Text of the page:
K-State pitcher Dylan Phillips throws from the mound during Tuesday’s game against Missouri at Tointon Family Stadium. Phillips picked up his first career win as a Wildcat after throwing two scoreless innings in the team’s 13-8 home victory.

During Sunday’s game against West Virginia, Kansas State planned to put sophomore Dylan Phillips on the mound in the later innings. The Wildcats need another option for “back-end bullpen” duty, head coach Pete Hughes said.

There was only one problem: K-State’s lead over West Virginia grew to the point Phillips’ services weren’t needed.

The solution: Phillips started Tuesday’s game against Missouri and pitched two scoreless innings (with two strikeouts) in a 13-8 victory at Tointon Family Stadium.

Not only were the two innings his longest outing on the mound during his time as a Wildcat, but Phillips also was credited with the win, the first of his college career.

“It feels good. You never know with the short outings who is going to get (credited with the win),” he said. “But obviously, it’s not really something I look for, because it’s not really my role to be a starting guy who’s going to go out and get a bunch of wins for us. It’s nice to have one now for my career.”

Hughes called it “an audition” for Phillips to earn more time on the mound.

He’ll likely get an encore.

“As you guys saw,” Hughes said, “he’s got good enough stuff to pitch a lot more for us.”

His arm wasn’t the only reason he got the starting nod Tuesday, however. Hughes quickly pointed out that in Phillips’ normal role as the team’s everyday left fielder, he’s also one of the Wildcats’ (24-16) most dangerous bats.

“He can stay in the game as the DH,” Hughes said, “and we can continue to have a 10-man lineup.”

Phillips wasted no time helping his own cause with an RBI double — aided by a bad decision from CJ Cepicky — in the bottom of the first. Missouri’s starting left fielder, Cepicky misplayed the ball after it came off Phillips’ bat: He stepped forward initially, only to see the ball sail over his head and bounce off the wall, allowing Cameron Thompson to jog home for the game’s first run.

“I always love hitting when I’m pitching,” said Phillips, who had a pair of RBIs and also scored a run. “It helps me keep a clear head on both sides of it, because you’re not really thinking about either one too much. It was nice to obviously get the first run on the board and get the train rolling for us.”

One batter later, the Wildcats’ lead quadrupled: Catcher Chris Ceballos homered down the left-field line to clear the bases with a three-run shot.

But the Wildcats weren’t done in the opening inning.

Immediately after Ceballos’ homer, Zach Kokoska singled. A double to right center from Terrence Spurlin brought home Kokoska to extend the lead to 5-0.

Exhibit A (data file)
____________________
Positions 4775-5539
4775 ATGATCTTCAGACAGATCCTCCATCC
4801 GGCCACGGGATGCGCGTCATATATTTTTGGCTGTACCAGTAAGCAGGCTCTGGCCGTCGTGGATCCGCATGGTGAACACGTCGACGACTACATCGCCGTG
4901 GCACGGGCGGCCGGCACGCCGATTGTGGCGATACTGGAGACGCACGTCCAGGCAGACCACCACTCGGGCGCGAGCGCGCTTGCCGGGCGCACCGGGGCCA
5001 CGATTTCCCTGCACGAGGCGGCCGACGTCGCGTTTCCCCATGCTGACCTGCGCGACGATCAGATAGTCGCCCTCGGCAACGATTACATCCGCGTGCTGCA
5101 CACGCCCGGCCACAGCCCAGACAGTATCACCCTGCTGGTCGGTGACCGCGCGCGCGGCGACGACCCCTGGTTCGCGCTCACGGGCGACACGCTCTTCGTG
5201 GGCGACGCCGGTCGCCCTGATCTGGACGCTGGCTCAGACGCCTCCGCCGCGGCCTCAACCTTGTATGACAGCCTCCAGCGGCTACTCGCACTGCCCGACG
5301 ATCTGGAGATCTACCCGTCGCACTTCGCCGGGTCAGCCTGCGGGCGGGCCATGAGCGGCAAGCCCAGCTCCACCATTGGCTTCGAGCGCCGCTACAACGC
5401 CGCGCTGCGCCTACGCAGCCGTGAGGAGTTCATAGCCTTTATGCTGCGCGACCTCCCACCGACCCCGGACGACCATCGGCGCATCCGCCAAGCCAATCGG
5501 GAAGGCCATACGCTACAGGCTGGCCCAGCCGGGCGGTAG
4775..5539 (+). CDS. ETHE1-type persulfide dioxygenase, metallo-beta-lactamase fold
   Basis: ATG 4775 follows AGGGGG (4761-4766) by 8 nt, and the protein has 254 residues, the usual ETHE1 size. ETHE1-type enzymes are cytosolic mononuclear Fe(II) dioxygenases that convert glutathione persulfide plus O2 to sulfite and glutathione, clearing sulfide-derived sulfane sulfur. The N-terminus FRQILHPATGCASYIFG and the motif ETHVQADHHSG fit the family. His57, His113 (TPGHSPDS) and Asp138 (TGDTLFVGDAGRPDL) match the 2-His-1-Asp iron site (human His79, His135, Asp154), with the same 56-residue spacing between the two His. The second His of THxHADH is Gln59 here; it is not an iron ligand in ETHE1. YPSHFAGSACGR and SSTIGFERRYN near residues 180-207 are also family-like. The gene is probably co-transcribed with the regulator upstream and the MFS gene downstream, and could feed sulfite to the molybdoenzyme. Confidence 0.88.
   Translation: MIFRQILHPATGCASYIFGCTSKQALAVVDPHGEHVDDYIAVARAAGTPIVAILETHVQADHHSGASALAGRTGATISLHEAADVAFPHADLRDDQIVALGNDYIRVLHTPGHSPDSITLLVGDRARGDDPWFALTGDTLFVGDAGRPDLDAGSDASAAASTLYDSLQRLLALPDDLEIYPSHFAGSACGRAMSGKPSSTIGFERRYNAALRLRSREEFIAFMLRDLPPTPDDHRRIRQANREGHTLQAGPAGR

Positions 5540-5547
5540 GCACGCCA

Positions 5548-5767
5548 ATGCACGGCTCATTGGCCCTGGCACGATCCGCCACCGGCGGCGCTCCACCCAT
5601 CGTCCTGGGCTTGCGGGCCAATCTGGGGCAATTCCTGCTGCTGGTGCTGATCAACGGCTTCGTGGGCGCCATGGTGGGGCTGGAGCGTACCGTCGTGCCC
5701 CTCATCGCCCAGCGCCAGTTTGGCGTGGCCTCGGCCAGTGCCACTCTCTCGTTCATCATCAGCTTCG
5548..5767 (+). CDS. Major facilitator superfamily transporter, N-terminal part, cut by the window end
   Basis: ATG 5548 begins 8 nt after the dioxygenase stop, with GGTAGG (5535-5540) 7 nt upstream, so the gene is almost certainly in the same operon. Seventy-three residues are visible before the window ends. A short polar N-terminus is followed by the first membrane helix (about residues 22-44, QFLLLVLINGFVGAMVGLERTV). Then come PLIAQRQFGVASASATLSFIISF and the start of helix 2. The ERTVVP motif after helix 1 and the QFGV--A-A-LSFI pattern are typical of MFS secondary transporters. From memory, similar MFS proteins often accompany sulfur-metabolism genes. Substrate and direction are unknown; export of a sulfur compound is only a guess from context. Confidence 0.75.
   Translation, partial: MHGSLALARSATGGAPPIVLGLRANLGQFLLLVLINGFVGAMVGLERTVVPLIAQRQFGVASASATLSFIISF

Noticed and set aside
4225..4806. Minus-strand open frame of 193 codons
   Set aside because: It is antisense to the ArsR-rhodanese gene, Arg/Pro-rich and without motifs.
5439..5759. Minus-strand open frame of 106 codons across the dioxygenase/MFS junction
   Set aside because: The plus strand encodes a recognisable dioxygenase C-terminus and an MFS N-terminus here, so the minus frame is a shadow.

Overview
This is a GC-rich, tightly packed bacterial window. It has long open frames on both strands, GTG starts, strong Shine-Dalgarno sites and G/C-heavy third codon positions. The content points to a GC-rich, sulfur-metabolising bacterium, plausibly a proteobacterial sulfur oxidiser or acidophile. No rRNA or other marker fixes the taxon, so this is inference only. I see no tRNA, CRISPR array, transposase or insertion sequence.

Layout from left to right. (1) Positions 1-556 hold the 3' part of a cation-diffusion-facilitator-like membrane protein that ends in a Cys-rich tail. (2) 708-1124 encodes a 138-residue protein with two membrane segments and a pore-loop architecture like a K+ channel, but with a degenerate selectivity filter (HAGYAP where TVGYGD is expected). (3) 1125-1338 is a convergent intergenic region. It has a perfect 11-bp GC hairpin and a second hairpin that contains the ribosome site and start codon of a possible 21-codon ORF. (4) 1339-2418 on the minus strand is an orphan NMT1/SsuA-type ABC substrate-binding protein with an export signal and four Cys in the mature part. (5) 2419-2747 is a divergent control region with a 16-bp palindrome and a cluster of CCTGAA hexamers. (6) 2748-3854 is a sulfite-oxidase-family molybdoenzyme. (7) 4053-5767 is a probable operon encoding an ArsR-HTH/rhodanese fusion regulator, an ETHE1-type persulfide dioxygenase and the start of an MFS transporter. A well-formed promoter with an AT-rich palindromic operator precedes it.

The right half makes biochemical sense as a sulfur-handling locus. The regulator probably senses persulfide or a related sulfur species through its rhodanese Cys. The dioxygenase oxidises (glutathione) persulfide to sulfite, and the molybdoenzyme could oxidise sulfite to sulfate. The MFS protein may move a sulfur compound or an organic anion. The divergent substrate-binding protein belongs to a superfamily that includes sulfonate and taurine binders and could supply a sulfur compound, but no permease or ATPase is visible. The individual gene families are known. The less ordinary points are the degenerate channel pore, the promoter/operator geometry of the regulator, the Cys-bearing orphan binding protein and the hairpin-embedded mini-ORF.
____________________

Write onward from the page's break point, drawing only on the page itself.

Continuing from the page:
That was all she wrote for Missouri starter Trae Robertson, who lasted only one inning, allowing five earned runs and facing just nine batters.

He entered Tuesday with a 12.67 ERA; by the time he walked off the mound, it had risen to 14.74.

“When they have a starter with numbers like that, they’re going to try to steal some outs from you, trying to shorten the game as much as they can,” Hughes said. “We did a great job of not allowing them to do that. We had five hits and a walk. That’s as productive a first inning as you can have. ... We knew we’d see a bunch of lefties and righties and a lot of different looks. I thought we set the tone of that game against an SEC opponent. I thought we played a really good game today.”

Missouri (12-26) put four runs on the board in the top of the third to draw within one ... only to see K-State counter with three runs of its own in the bottom half of the frame.

The Tigers only managed four more runs over the final six innings. Three came in the sixth, when the visitors tagged reliever Elijah Dale for a trio of runs (all earned).

Hughes wasn’t worried about Dale’s performance, though.

“(Missouri) had his pitches in the dugout,” Hughes said. “He’s got to learn that part of the game, too, where you’ve got to do a better job of hiding your grip. He was tipping his pitches. He’s got stuff. We play in a ‘stuff’ league. He’s someone we’re going to continue to try to develop and expand his role.”

The Tigers pushed one more run across the plate in the top of the ninth. But the visitors couldn’t keep K-State’s offense in check — especially Ceballos.

He finished 3-for-4 with a career-high five RBIs. In addition to his first-inning homer, he had a pair of doubles and scored two runs.

“I felt good,” he said. “At practice, I’ve just been sticking with what I’ve been doing. I knew a time would come when I’d be able to get a multi-hit game. It was just a matter of time. But nothing really changed. Just stuck with the right approach and it just kind of worked out that way.”

Hughes couldn’t find much to critique.

“Got a lot of guys on the mound, got to look at some guys we wanted to take a look at,” he said. “Nothing like winning. (It was) a productive night for our program.”

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